road. Go straight across to pass a red and white barrier and continue forward on a wide track. At a blue arrow post turn left. After 150 yards, by another blue arrow post, fork left on a little path into trees. Ignore rights and lefts, passing one unsigned post and arriving at a second. Here, fork left and follow the path through to emerge near the Great Pond with the car park and refreshment kiosk along to your right. Walk past the kiosk and through the car park, forking off left at a bend so as to continue anticlockwise around the Pond’s edge. Stay close to the edge and reach a road. Go left for 150 yards (see the Frensham Pond Hotel just ahead) to take a footpath right and into trees. Follow this path past a pond and alongside a stream for about ¾ mile, ignoring a footbridge left. Emerge through a drive onto Mill Lane and turn left. Walk over a river bridge to a T junction and turn left. Walk about 150 yards to take a footpath right, just before a lone house. Follow this path, between fields, for almost a mile. Reach a road by some houses and continue forward along it to its dead end then continue forward again on the path beyond it. Reach a T junction by the gate to Keeper’s Cottage and turn left along the wide vehicle track. The track becomes a metalled road and you reach the Blue Bell Inn at Dockenfield. Go past the pub to a T junction. Turn right and immediately take a footpath right, along a gravelled drive. Pass a house and


ter a wood. Ignore a footpath left. At a cross tracks, go left. Emerge from trees to walk along the right-hand edge of a field along a ridge and with fine views to your right. Enter more trees. Emerge in a field and go left along the edge. After 20 yards, ignore a first stile left. Go on for another 20 yards to take another stile left, into a wood. Exit left over a stile into a field and turn right to walk anticlockwise around the edge. Pass a house (over the high hedge on your right) and find a footpath right, alongside its garden fence. Emerge on a road and go left. Reach a cross roads where you walk straight across Shortfield Common Road to enter Hammonds Wood Road. Ignore paths left and right, continuing straight on along what is now a gravel track. At the entrance to a house fork right along a grassy track to reach a T junction and a three way signpost. Go left and between hedges. Cross a footbridge and go through a gate to emerge in a field. Go up the short slope to a four way signpost and straight ahead through a kissing-gate into Shortfield Common’s sports ground. Turn right and walk along the edge to the corner of the ground.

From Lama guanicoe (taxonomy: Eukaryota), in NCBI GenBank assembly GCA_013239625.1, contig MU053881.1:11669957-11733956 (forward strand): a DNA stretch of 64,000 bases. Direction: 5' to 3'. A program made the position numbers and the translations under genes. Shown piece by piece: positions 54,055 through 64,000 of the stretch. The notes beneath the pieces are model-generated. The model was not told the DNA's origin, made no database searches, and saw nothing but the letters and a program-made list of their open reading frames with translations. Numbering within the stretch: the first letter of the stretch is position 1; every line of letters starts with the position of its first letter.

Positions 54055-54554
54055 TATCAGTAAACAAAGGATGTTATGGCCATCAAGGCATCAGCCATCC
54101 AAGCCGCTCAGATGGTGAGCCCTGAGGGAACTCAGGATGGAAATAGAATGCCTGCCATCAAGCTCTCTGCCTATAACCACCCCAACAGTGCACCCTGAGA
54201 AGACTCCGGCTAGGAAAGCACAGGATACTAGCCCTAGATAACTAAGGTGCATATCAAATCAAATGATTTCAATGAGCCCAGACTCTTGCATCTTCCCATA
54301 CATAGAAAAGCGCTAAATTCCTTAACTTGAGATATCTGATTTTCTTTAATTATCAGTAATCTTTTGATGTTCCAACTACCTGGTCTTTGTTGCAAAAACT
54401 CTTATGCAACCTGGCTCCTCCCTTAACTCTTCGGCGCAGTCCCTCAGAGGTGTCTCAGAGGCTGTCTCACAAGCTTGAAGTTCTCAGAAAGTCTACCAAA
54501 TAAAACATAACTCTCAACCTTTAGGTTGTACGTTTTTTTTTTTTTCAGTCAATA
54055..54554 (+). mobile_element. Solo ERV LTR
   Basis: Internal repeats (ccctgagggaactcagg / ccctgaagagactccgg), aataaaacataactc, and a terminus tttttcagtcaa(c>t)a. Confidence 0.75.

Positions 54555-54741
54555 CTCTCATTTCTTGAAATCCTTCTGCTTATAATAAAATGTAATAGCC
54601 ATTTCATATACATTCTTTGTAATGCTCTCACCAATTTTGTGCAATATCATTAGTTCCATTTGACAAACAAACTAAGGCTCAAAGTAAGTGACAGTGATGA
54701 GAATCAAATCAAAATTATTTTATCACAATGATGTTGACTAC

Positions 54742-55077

sham Little Pond car park, if that is where you started the walk). Turn left and walk for about 1.25 miles along a very wide track to a road opposite a car park. (Some of this section is the reverse of part of the morning walk.) Cross and go left, along inside a hedge and parallel to a road, to reach the starting car park in Tilford.

A path takes you down to emerge on a road at the side of what was the ‘Bridge at Pierrepoint Hotel’. Cross the road and head right until you reach a left turn into Priory Lane, signed to Frensham Little Pond. Some way along here, after a right-hand bend, a track turns off left into trees at a blue post and just before Priory Corner car park, which is ahead on the right-hand side. Continue along the track (East) for about 600 yards to reach a T junction where you turn right and quickly reach another T junction with a wide track. (Here you could turn right and quickly reach FrenDISTANCE: 7 or 10 miles OS MAPS: Explorer 145 – Guildford & Farnham STARTING POINT: At Tilford the layby by the bridge and opposite the Barley Mow (GU20 2BU). At Frensham Little Pond, the second car park along Priory Lane. REFRESHMENTS: You have a couple of options on the route. The Blue Bell Inn, Boandary Road, Dockenfield,